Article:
Even with the joy of Christmas, most of us have experienced stress that comes along with this season of the year. The Christmas song says, “‘Tis the season to be jolly.” But it’s also a season where we put a lot of unnecessary stresses onto our lives. This can make us anything but “jolly”. The first Christmas may have had a “Silent Night” but many people don’t see enough of them during these days of Christmas giving and “cheer.” That’s why we’re addressing the issue of calming those holiday tensions.
Unfortunately, we’re told by psychologists that holiday seasons hold the most stressful times for most people. This is because of unmet expectations, and unforeseeable tragedies. Plus there’s the strain of having people come together who probably shouldn’t be together. What a sad testimony for a season that should be filled with celebration in honor of the birth of our savior Jesus Christ!
That’s why we want to help you calm things down a bit. Below, we have gathered a number of “calming” tips from various resources. Please pray, read, and see what you can apply this Christmas holiday. And then carry it beyond into the new year.
Calming Those Holiday Tensions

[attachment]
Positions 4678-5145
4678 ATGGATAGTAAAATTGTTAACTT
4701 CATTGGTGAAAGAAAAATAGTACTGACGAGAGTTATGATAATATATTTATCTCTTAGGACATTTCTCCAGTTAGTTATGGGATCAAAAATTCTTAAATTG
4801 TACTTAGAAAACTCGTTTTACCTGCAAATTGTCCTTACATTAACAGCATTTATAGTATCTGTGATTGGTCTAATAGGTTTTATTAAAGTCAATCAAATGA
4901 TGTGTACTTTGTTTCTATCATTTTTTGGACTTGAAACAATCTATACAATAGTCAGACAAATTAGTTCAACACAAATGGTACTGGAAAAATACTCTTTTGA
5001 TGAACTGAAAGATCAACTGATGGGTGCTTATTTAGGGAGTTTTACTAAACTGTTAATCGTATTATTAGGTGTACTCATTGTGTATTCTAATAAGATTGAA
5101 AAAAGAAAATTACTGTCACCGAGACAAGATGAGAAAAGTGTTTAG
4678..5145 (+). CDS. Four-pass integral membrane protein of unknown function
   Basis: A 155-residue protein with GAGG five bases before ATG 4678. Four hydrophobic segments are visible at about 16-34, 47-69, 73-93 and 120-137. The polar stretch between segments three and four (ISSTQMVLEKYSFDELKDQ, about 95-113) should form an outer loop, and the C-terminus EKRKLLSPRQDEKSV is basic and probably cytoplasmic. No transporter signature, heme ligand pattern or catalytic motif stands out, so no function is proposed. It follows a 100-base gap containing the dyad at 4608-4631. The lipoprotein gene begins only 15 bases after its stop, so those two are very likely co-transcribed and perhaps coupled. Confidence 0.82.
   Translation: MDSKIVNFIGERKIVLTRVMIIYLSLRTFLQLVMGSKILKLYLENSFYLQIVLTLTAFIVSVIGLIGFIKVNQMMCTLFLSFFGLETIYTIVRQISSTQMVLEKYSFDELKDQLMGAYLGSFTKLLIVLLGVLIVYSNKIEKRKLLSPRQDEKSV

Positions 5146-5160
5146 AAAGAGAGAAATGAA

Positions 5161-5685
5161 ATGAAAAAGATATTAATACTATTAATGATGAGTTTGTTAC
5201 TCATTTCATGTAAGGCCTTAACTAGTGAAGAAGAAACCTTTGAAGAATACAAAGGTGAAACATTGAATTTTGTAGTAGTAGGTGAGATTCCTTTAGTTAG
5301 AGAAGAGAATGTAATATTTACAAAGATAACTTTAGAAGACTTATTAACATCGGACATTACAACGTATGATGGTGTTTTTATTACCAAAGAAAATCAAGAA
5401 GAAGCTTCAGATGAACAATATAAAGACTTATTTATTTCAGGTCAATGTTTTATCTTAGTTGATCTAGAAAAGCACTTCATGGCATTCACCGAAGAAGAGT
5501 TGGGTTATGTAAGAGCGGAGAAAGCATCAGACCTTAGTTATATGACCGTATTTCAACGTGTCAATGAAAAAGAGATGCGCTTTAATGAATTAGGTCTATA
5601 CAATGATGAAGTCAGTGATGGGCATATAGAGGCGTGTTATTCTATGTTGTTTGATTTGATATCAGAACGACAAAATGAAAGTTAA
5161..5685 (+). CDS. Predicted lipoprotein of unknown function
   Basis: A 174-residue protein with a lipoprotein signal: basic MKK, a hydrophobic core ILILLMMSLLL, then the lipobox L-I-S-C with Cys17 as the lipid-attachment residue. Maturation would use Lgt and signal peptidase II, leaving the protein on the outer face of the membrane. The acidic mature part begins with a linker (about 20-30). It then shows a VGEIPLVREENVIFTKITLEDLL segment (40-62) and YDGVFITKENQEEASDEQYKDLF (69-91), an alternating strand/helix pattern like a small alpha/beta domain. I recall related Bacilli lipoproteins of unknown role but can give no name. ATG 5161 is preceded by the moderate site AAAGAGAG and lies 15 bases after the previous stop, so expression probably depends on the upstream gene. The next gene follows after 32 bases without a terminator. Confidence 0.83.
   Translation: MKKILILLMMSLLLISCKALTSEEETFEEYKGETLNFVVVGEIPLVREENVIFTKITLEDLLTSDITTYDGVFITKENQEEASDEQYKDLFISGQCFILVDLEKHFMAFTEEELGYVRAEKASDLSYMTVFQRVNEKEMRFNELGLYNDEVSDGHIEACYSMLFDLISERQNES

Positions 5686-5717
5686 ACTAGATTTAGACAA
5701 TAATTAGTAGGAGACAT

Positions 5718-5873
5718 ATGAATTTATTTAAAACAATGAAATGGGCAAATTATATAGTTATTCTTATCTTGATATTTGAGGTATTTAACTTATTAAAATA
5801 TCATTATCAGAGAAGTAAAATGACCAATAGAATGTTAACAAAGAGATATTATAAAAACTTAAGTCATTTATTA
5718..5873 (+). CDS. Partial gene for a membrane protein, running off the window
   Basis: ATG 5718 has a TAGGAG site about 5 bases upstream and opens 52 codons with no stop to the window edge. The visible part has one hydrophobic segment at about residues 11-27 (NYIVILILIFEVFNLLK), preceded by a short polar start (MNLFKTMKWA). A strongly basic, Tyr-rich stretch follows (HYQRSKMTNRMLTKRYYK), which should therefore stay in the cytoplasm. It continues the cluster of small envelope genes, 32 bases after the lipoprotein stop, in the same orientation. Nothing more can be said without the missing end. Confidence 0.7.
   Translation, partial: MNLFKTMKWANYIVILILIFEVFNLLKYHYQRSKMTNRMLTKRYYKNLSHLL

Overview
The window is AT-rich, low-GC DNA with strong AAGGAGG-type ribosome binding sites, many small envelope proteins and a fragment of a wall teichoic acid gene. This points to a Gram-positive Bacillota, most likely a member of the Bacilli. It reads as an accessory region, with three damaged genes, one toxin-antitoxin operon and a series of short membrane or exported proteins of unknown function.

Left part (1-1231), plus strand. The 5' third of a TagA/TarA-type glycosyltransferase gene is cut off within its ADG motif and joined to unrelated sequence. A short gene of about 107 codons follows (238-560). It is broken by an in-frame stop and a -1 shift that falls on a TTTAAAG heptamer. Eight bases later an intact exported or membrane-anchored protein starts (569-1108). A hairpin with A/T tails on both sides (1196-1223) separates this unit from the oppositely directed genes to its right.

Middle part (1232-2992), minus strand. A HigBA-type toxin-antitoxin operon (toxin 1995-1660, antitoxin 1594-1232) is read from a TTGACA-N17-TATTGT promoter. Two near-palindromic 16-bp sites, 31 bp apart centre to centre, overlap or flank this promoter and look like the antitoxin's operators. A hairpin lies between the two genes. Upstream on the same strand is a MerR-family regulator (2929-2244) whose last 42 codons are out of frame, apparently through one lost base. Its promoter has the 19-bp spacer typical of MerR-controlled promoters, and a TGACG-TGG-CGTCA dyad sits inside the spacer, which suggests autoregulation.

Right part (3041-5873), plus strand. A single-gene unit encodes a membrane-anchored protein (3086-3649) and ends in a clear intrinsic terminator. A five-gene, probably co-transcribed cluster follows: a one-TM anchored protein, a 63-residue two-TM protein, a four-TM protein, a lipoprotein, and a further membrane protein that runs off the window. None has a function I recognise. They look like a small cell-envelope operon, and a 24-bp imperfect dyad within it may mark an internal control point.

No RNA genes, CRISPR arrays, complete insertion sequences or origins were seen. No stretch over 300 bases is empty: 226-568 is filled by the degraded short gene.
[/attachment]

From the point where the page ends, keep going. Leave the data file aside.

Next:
• “Speak your love in words. The best gift you can give is for a person to hear their value and worth from your lips. One year, all our sons were struggling college students, so instead of spending money on a gift for me I asked them to give me words that would make me cry. Each read a tribute letter, and my husband had them framed and they hang in my office to this day.” (Pam and Bill Farrel, from the Crosswalk.com article, “Top 10 Holiday Relationship Tips”)
• “Move Beyond Bah Humbug. Christmas cheer only lasts a few weeks. But the joy that comes from knowing Christ should last year-round. The next time you hear yourself grumbling about something, apologize to God for breaking His commandment: ‘Do everything without grumbling and arguing‘ (Philippians 2:14). Then apologize to the one you offended. Apologizing for our failures is one of the fastest ways to get rid of a negative attitude. If you replace grumbling with gratitude, you will lay the foundation for a wonderful new year.” (Gary Chapman, from the Lifeway.com article, “3 Ways to Keep the Peace in Your Marriage this Christmas”)
• “Play Music of Christmas Past. Thanksgiving through New Year’s Day, my wife and I play Christmas music after the kids go to bed. We even listen to the same Christmas CDs from when we were first married. We’ve found that this music helps us realize how much God has changed us throughout the years. Plus we see how blessed we are. The Christmas music even gives us an opportunity to reminisce about childhood Christmases before we’d even met. (John from Colorado, in the Focus on the Family article, “Meaningful Christmas Traditions for Couples”)
Also, Despite Holiday Tensions: